|Publication number||US6199676 B1|
|Application number||US 09/286,887|
|Publication date||Mar 13, 2001|
|Filing date||Apr 6, 1999|
|Priority date||Apr 6, 1999|
|Publication number||09286887, 286887, US 6199676 B1, US 6199676B1, US-B1-6199676, US6199676 B1, US6199676B1|
|Original Assignee||Air Cruisers Company|
|Export Citation||BiBTeX, EndNote, RefMan|
|Patent Citations (34), Referenced by (12), Classifications (9), Legal Events (5)|
|External Links: USPTO, USPTO Assignment, Espacenet|
1. Field of the Invention
This invention relates generally to inflatable structures, and more particularly to inflatable tubular structures with helical seams.
2. Description of the Related Art
It is known in the prior art to construct inflatable structures of several pieces of material adhesively bonded together to form tubular members impervious to air and water. Such inflatable tubular members are often utilized in water floatation devices such as life rafts and inflatable evacuation devices for commercial aircraft.
As illustrated in FIGS. 1 and 2, a body of a prior art inflatable annular floatation device or raft 10 comprises four tubular segments 12, 14, 16 and 18 that are constructed of water and air impervious material. The tubular elements are adhesively bonded together at transverse circular seams 20, 22, 24, and 26. Each segment is arcuate in shape and includes a lower wall 28 adhesively bonded to an upper wall 30 at an inner seam 32 and an outer seam 34. Thus, the annular floatation device 10 comprises a total of twelve adhesively bonded seams that may be subject to leakage due to improper assembly, over-inflation of the floatation device 10, cyclic loading and unloading due to inflation and deflation, wear, and the like. Overlapping or cross-over seam areas at the intersections of the inner and outer seams and the transverse seams are especially vulnerable to leakage.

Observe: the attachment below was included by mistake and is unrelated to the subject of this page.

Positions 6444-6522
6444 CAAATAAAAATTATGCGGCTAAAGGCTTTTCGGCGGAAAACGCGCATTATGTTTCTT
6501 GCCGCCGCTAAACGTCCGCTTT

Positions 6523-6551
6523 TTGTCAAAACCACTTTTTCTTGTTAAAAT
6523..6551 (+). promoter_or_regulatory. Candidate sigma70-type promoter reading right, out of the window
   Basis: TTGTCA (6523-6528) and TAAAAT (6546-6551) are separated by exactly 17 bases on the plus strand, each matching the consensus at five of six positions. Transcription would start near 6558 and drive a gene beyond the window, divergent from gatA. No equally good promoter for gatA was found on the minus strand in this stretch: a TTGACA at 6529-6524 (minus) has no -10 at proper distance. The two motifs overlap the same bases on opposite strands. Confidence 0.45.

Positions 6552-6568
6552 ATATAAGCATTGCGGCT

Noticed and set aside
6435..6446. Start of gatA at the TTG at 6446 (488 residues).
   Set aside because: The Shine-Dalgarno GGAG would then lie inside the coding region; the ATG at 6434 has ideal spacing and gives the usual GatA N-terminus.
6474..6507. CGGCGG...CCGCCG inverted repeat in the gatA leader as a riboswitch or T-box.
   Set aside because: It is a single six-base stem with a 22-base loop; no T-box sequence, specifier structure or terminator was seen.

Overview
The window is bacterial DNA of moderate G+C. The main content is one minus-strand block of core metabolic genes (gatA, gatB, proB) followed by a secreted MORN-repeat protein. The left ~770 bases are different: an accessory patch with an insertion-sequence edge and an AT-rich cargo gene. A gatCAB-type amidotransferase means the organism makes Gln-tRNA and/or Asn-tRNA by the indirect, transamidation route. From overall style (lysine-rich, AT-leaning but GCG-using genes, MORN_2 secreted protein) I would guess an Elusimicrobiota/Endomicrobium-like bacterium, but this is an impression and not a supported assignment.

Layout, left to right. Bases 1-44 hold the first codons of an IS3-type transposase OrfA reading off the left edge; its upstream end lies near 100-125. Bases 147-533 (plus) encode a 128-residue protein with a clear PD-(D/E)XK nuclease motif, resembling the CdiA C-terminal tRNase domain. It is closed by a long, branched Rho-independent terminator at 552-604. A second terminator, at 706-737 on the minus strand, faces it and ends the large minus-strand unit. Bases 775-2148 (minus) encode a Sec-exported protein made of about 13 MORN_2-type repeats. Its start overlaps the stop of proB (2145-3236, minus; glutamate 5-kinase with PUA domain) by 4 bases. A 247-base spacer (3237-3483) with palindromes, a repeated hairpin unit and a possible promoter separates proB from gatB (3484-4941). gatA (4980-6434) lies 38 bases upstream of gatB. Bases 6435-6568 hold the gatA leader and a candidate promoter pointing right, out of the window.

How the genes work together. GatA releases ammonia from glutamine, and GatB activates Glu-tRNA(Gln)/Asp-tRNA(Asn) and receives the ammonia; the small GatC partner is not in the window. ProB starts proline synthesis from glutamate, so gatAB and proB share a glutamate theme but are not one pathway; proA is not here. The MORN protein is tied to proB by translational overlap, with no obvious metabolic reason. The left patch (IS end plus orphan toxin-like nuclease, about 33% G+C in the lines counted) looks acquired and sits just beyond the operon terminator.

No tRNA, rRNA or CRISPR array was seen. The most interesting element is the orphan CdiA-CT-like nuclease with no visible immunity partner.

During construction of the prior art floatation device 10, and with additional reference to FIG. 3, each segment 12, 14, 16 and 18 is manually formed by cutting woven material such that the warp 36 of the material is oriented parallel to the longitudinal axis 40 of the tubular member and the fill 38 is oriented transverse to the longitudinal axis. As shown, the warp 36 extends parallel to the seams 32 and 34 in order to prevent twisting of the floatation device 10 during inflation and operation. However, such warp direction requires special orientation of fabric during the cutting which further complicates the assembly process and results in a significant amount of material waste. Moreover, each wall 28, 30 of each segment must be laid out separately prior to applying adhesive. A substantial amount of labor is therefore required to piece the walls and segments together.
The above-described problems are further augmented by the long curing time of adhesives used to bind the seams together. The formation of each seam requires the application of a suitable layer of adhesive between overlapping areas of the walls and segments. Each seam must be formed separately and typically must be cured for at least four hours before forming a subsequent seam, which also must be cured for at least four hours, and so on. Inflating and testing the floatation device 10 cannot take place until the final seam is completely cured. With a total of twelve seams for the prior art annular floatation device 10, much manufacturing time is lost due to the long curing process.
Another drawback associated with this prior art inflatable arrangement is illustrated in FIG. 4. As shown, the outer seam 34 and inner seam 32 of each tubular segment 12, 14, 16 and 18 are subject to a circumferential force Fc when the device 10 is inflated. The circumferential force Fc extends normal to the seams 32 and 34 and therefore equals the normal force Fn acting on the seams. The normal force Fn tends to pull the seams 32 and 34 apart. This is especially prevalent when the device 10 is over-inflated or when too much external force is applied to the walls of the inflatable device 10.
It is therefore an object of the present invention to provide an inflatable device in general and an inflatable evacuation or floating device in particular that reduces manufacturing time and material waste.